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Comment Re:Easy target for enemies... (Score 1) 80

I don't know what the tidal stresses would be in the fjords. I don't know how much they empty and fill and at what rate. That though is easy to calculate.

I was more thinking along the lines of anchors dropped by ships though. Depending on how far off the bottom they are you could conceivably get a large torsional force applied by the chain.

That said this was only to think what the difference was between an immersed tube tunnel being on the bottom vs suspended.

Comment Re:How does this work? (Score 1) 170

That would be a huge assumption. The DJI Phantoms and Inspires might work like that, and while they are very popular, they don't make up anything like a majority of drones out there.

While the DJI products are great there is nothing preventing you from building a more capable drone from scratch for less money. It won't have the nice white case of the DJIs, but it will be faster, lighter and have a longer flight time if you scratch build.

If you scratch build then you aren't going to be running DJI software and the flight control software you would be running won't have any of the geofencing installed.

Comment Re:Universal anti collision system (Score 1) 170

And most drones don't have the ability to report those numbers you want. My drones could tell you which way they were facing relative to north, and a rough altitude. They could not tell you what direction they were flying in (they don't have to fly forwards), their speed, or their position.

Size wise mine are all tiny. Under 500g with battery. But there is absolutely nothing stopping me from using the exact save systems on a 50kg drone if I wanted.

Comment Simply can't work (Score 1) 170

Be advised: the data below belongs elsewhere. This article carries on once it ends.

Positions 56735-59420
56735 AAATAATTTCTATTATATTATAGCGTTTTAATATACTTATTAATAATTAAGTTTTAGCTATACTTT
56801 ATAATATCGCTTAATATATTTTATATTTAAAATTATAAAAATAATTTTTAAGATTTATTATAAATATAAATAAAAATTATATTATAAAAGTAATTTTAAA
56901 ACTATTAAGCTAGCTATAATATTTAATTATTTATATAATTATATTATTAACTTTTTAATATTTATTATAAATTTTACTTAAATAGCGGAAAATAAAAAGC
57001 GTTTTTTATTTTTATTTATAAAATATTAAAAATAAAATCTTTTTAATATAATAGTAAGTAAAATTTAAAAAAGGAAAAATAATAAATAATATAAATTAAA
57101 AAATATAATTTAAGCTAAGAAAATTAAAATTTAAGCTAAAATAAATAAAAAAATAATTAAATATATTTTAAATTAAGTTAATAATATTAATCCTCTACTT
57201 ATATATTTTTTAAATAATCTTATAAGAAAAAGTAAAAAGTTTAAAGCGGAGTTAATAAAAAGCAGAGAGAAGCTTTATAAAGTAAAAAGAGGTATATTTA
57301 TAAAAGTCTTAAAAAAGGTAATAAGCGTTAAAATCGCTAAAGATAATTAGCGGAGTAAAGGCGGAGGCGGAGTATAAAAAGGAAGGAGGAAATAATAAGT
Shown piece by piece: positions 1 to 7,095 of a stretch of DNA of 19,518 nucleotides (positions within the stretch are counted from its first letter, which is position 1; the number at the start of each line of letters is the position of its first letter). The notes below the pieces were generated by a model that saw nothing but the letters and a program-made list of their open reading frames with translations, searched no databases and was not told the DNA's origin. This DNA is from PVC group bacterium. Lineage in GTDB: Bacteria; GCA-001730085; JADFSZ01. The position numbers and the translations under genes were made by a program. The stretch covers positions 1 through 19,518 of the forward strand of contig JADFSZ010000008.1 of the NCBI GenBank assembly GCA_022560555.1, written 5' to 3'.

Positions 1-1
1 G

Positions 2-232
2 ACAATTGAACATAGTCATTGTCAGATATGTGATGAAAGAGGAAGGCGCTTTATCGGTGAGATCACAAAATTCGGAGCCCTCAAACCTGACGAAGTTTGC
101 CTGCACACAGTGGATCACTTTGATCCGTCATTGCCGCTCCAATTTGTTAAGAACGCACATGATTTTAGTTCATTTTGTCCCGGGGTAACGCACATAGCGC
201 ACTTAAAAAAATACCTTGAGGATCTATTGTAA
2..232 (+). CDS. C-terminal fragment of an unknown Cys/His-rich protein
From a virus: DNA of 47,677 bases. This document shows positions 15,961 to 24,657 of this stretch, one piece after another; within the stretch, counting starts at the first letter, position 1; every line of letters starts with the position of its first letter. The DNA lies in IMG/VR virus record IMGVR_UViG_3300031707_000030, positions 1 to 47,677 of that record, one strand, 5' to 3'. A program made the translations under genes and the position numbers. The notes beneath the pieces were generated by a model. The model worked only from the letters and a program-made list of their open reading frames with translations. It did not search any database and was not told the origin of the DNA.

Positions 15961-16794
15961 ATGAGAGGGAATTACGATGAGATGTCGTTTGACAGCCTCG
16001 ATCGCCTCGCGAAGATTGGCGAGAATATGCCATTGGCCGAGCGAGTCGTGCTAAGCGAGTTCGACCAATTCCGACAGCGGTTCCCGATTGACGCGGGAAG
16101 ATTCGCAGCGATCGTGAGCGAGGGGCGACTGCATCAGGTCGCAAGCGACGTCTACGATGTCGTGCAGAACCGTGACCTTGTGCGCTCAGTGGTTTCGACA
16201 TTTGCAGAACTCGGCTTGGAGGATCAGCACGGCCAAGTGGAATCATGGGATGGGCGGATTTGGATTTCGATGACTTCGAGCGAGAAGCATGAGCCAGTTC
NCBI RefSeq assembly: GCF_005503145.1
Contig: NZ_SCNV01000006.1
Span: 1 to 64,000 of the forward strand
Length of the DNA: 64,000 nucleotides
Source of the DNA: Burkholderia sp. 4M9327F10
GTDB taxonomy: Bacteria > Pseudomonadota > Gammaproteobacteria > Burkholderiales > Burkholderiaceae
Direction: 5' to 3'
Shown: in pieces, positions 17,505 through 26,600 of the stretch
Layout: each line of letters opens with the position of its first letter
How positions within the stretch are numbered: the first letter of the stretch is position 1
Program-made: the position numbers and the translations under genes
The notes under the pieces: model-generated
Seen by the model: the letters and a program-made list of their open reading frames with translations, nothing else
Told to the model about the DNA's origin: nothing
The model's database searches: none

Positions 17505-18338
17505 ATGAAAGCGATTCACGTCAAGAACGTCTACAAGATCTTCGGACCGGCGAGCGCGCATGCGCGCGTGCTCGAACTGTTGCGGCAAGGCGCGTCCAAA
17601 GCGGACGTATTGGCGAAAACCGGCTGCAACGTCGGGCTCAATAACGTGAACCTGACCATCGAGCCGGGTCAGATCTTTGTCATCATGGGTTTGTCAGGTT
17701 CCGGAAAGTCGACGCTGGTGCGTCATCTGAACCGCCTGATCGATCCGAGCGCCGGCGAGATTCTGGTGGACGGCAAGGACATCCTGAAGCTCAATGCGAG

This system simply cannot work. How are you meant to geofence something that has no autonomous control systems and no gps? None of my quads have GPS, autopilot, pathing or anything else that could be used to control them.

That doesn't stop my quads having an aerodynamic ceiling of 3000+ meters or being able to do in excess of 100kph.

I'm not going to fly over a wild fire. I'd be too upset if one of my quads fell into it. But if someone built a quad like mine there isn't anything anyone could do to stop it flying in that direction short of shooting it down. It's not even that I would have to stand close. If I wanted directional antennas will allow me to get well in excess of 5km streaming video from the quad and the control range would be further.

Comment Re:Unforseen? (Score 1) 108

Really? I see massive possibilities and the only limiting factor is the form factor of the device at the moment. If you could imbed the AR into a set of normal looking glasses it becomes huge.

Ignore for a second the privacy issues and the creep factor and just think on whether these things would be useful or not. Names of people floating over their heads, bread crumb navigation dots, interactive points for information when visiting places, being able to pin reminder points.

Comment Re:The old struggling to fight off the new (Score 1) 260

You come up with "worse than useless" when the regulations make an inherently more dangerous structure have outcomes that are almost identical to the wider population?

Seriously, think that through. Prior to regulations high rise fires killed LOADS of people. There are lists of hotel fires that killed more than 10 people because these are deemed to be historically significant and yet there is only 1 in the last 30 years! And it was a deliberate arson for which the perp is serving multiple life sentences.

I'm not arguing that high rises are as safe fire wise as a standard suburban home, they aren't. But regulation of high rises has resulting in there being only nominal difference in their safety. If that isn't an example of regulation doing what it was meant to I don't know what is.